Ann Croucher will seek to reinvigorate WA’s breeding industry by pushing a new era of collaboration.
Croucher was elected last week as the new president of Thoroughbred Breeders WA, replacing the long-serving Ian Riley, who will stay on as treasurer. Riley remains a Thoroughbred Breeders Australia board member.
Brian Collison from Balmoral Park is the new vice-president and another young-blood to join the committee is Brent Atwell from Darling View Stud at Mundijong. Atwell with his father Clive stand Exceed And Excel’s three-quarter brother Patronize and Econsul.
Croucher, 34, has big shoes to fill if she is to follow in the footsteps of former WA Breeders’ Association president Sheila Gwynne, who broke into a male-dominated industry to become one of the legends of the WA racing industry.
Gwynne bred champion galloper Raconteur, who won the 1952 WA Derby and she brought Indian Conquest out from England to cross with her Raconteur mares at her Fairfields Stud at Armadale.
Gwynne, who died in 1975, was inducted into WA racing’s Hall of Fame last year for her tireless work and achievements. Gwynne’s daughter Sally Oakes was also president of the WA Breeders’ Association.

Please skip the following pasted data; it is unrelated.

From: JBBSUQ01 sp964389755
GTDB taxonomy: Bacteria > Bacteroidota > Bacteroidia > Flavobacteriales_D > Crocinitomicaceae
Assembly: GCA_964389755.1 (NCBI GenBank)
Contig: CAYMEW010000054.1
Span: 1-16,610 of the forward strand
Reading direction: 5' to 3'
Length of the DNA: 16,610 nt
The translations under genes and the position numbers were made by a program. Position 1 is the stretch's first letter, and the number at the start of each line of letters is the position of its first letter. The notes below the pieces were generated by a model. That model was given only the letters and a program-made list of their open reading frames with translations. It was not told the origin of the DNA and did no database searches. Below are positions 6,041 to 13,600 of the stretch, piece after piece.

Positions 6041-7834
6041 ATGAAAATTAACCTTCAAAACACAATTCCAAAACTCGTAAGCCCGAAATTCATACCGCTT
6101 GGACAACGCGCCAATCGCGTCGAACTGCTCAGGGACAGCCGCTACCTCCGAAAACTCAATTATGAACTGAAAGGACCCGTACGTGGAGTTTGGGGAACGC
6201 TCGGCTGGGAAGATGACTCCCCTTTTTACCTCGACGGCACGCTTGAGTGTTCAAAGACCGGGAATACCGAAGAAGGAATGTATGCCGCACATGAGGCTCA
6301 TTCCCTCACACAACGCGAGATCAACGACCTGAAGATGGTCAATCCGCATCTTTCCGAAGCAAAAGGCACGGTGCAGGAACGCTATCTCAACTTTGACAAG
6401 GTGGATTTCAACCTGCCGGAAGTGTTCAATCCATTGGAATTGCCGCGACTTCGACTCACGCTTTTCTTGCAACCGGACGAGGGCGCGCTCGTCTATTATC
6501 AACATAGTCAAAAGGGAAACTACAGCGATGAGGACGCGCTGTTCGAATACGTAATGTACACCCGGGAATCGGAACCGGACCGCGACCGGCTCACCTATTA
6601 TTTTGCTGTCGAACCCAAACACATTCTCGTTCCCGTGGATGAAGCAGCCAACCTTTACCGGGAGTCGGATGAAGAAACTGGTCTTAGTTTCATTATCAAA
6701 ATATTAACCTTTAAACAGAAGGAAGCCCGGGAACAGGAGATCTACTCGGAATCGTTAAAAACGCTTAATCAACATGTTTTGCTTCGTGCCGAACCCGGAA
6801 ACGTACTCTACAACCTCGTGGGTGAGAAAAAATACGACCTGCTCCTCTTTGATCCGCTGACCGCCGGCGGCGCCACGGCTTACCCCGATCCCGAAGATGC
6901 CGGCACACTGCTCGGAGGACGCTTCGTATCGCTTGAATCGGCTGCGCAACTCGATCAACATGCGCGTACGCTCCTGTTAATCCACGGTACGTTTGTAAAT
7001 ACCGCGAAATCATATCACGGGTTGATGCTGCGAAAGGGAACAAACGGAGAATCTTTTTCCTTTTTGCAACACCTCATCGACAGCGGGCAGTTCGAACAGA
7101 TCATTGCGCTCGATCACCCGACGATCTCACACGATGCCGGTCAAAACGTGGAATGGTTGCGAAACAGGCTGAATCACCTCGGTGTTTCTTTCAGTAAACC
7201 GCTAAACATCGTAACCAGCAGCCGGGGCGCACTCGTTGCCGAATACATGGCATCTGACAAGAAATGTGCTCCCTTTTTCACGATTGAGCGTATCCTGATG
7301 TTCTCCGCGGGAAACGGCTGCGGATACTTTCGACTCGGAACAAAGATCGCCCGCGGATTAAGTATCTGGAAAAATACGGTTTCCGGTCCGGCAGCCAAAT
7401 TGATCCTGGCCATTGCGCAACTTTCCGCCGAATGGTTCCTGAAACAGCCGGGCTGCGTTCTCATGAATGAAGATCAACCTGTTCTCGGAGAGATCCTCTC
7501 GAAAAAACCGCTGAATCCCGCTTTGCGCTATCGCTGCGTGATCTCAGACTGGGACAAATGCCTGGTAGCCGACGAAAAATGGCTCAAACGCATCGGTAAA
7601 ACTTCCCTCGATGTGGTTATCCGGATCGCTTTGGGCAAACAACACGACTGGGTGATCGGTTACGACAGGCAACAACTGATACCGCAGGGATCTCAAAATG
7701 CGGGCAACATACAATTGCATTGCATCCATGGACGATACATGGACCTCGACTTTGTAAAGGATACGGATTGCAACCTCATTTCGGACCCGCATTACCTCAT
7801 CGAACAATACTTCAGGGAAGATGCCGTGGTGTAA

Croucher has worked at Mungrup Stud for the past 17 years alongside her parents Gray and Jan Williamson and sister Claire. Husband Tom is also part of the team at the 1214ha property at Narrikup and she is also widely known for her expert horse photography.
Croucher’s grandfather Ken Williamson bought his first racehorse from Gwynne, the Raconteur mare Othma, who won the 1966 Albany Cup.
Mungrup Stud has produced a succession of outstanding sprinters through stallions such as Metal Storm, Don’t Say Halo and Oratorio. The Great Southern property produced the State’s top two-year-old this year in Lucky Street (Oratorio-Rumours, Umatilla), who became the first two-year-old to win the Magic Millions Classic and Karrakatta Plate double.
“I believe we can promote the industry more cohesively,” Croucher told journalist Robert Edwards in TABForm on Wednesday. “We need to act as one industry and not be fragmented. Breeders need to work with trainers and owners more closely.
“By rallying together, we promote the industry to its best and hopefully see more buyers at the yearling sales. Breeders are upgrading their stock to produce better quality yearlings at the sale. We try to get the best stallions possible and we will continue to invest in the market.”
Croucher (pictured) said breeders could overcome the challenges facing the industry after two disastrous yearling sales in Perth. “The sale did hurt – there had been warning signs – but the bottom line is there’s no better place to race a horse than in WA,” Croucher said. “Our training fees are relatively low and the prize money and Westspeed schemes are excellent incentives.
“There are some tremendous new initiatives that will take effect over the spring. RWWA is planning to promote racing like never before and the new addition to Westspeed of the Westspeed Platinum bonus is exciting. It provides an extra financial bonus when horses bred by local stallions win.
“There’s a great deal to be positive about in WA racing at the moment.”